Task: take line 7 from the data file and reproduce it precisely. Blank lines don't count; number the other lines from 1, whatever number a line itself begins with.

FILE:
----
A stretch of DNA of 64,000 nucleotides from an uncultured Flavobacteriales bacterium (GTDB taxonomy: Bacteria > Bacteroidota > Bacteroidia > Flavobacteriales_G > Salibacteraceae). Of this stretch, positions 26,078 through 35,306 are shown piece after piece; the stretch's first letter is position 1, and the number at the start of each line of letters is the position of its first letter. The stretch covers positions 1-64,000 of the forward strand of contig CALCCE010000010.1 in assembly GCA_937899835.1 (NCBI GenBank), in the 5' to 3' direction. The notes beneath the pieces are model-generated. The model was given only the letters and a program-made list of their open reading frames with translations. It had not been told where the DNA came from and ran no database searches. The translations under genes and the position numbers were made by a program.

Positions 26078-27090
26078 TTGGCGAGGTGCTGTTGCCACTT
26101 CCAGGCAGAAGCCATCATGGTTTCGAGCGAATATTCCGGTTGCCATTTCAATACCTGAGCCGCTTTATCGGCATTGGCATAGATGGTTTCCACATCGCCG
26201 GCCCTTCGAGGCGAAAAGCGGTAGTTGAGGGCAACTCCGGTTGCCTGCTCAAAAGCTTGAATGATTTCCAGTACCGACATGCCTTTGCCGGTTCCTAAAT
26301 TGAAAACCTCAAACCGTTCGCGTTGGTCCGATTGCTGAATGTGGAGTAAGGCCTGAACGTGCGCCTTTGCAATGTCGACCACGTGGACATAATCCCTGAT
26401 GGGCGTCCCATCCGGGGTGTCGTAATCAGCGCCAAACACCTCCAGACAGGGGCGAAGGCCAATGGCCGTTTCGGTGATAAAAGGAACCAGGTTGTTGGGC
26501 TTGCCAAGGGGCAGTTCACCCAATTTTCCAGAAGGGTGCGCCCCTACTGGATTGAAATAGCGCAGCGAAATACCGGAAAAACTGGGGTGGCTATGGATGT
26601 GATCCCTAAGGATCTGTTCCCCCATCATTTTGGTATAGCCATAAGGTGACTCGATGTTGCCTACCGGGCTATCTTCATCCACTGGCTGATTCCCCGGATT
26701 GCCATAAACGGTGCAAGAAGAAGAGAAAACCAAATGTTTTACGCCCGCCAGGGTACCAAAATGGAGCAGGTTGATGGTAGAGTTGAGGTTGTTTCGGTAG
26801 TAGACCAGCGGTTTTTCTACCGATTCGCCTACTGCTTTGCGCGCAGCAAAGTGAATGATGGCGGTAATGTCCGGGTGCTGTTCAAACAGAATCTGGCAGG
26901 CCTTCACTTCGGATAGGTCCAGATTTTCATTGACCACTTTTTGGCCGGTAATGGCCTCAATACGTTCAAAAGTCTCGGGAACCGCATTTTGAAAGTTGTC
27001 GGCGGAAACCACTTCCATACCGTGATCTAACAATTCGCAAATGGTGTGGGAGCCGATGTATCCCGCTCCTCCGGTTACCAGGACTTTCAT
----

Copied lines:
26401 GGGCGTCCCATCCGGGGTGTCGTAATCAGCGCCAAACACCTCCAGACAGGGGCGAAGGCCAATGGCCGTTTCGGTGATAAAAGGAACCAGGTTGTTGGGC